Working Out How Much To Tip
When To Tip Your Dog Groomer
You should plan to tip your groomer when you pick up your dog from their appointment. This gives you an opportunity to view your dog, ask any questions you have about their cut or care, and guarantee all services were received. Once you are satisfied with your dog’s treatment and you are asked to pay, it is a great time to tip.
If for convenience, you pay for grooming when you drop off your dog, or you won’t be the person picking up your dog from their appointment, then you may opt to tip beforehand.
This is not a typical time to tip but is an option if you know your groomer’s results well and want to be sure not to miss out on tipping.
Do You Tip Your Dog Groomer Every Time?
How frequently you tip your groomer is a personal choice. In most cases, it is considered normal to tip your groomer after each visit. If your dog is on a regular grooming schedule, you can plan ahead to tip and maintain a steady budget.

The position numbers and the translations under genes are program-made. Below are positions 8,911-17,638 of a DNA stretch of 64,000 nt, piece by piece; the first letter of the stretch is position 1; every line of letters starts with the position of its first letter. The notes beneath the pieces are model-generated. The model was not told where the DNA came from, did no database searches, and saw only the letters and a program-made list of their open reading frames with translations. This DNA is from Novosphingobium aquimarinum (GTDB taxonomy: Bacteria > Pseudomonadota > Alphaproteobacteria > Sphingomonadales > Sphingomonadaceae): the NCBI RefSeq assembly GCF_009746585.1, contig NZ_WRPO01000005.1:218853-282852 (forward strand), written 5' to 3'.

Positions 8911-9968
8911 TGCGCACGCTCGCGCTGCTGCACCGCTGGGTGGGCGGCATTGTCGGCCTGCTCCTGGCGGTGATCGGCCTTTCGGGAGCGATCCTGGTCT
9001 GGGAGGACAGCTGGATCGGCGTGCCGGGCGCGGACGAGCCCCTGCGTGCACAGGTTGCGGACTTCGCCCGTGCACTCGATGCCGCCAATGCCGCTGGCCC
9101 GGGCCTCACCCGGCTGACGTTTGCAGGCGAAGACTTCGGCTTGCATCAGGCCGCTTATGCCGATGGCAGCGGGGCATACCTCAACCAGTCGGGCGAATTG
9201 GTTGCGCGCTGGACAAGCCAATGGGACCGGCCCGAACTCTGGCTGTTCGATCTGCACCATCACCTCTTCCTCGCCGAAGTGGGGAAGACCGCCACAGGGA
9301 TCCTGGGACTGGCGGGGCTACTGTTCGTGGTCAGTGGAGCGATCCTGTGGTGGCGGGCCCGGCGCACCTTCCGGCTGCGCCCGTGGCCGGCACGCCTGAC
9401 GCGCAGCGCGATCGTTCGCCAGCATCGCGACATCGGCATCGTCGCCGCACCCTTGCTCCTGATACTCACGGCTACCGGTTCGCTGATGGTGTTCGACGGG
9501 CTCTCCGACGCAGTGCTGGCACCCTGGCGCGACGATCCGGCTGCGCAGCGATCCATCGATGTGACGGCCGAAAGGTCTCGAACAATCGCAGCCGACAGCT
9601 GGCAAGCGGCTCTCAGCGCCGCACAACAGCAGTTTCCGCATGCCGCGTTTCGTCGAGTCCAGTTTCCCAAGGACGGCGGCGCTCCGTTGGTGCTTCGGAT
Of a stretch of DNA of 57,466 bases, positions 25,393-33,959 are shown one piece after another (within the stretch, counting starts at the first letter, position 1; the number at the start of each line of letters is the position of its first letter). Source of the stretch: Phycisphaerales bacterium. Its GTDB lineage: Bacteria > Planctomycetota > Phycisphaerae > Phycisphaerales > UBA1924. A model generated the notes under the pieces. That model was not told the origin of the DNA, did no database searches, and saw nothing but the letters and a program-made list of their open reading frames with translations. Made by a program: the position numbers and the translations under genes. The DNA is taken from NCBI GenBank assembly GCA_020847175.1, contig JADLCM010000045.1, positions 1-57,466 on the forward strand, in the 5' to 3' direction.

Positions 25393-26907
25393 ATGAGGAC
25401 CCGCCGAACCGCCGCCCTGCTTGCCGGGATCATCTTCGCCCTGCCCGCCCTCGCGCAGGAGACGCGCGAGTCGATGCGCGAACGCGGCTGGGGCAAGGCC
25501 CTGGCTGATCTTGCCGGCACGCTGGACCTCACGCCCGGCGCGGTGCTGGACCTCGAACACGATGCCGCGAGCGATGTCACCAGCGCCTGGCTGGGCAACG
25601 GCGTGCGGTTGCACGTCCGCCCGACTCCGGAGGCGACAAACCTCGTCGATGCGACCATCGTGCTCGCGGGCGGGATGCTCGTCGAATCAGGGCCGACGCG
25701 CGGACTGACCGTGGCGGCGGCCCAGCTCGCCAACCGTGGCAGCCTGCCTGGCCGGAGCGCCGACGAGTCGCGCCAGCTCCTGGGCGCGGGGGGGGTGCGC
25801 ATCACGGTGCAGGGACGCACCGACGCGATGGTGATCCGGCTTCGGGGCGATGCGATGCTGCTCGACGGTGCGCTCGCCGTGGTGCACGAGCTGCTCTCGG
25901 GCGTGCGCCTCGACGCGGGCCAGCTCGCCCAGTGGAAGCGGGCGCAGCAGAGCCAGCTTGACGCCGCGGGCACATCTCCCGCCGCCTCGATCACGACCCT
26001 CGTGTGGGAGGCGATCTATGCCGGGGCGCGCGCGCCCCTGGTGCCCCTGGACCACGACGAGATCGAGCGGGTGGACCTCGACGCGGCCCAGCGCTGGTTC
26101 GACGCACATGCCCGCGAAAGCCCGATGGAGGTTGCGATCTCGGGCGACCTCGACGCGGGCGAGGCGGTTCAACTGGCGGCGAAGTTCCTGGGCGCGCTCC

If your dog only visits the groomer a few times a year or before special occasions such as the holidays or before company arrives, a tip after services is a great way to show appreciation for the groomer fitting your dog into their schedule.
Even if you do not normally tip your dog groomer, you may want to consider tipping them under certain circumstances.
If your groomer reports to you a health concern, you would not have caught on your own, if your dog is unexpectedly aggressive towards your groomer but still receives full services, and if your groomer gets you into their schedule on short notice or to address an unexpected appearance issue, you will want to consider tipping.
These circumstances are special and show extra care and attention by your groomer towards your dog.
Tipping around these events, regardless of your decision about tipping under normal circumstances, is a good idea.
While most people who tip have a standard amount they will tip after each visit, there may be times that they may want to consider tipping more than normal. Let’s look at when that might be.
When You May Want To Tip Your Dog Groomer More
You may think about tipping your dog groomer more than normal if your dog is unexpectedly aggressive towards your groomer, if your dog arrives in dirtier condition than usual if your groomer adjusts their schedule to fit your dog in for services on very short notice, or around holidays and special events.
Your Dog Has Been Aggressive
Dog grooming comes with risks. Almost any groomer who has been in business for long can tell you of at least one experience being nipped or bit at.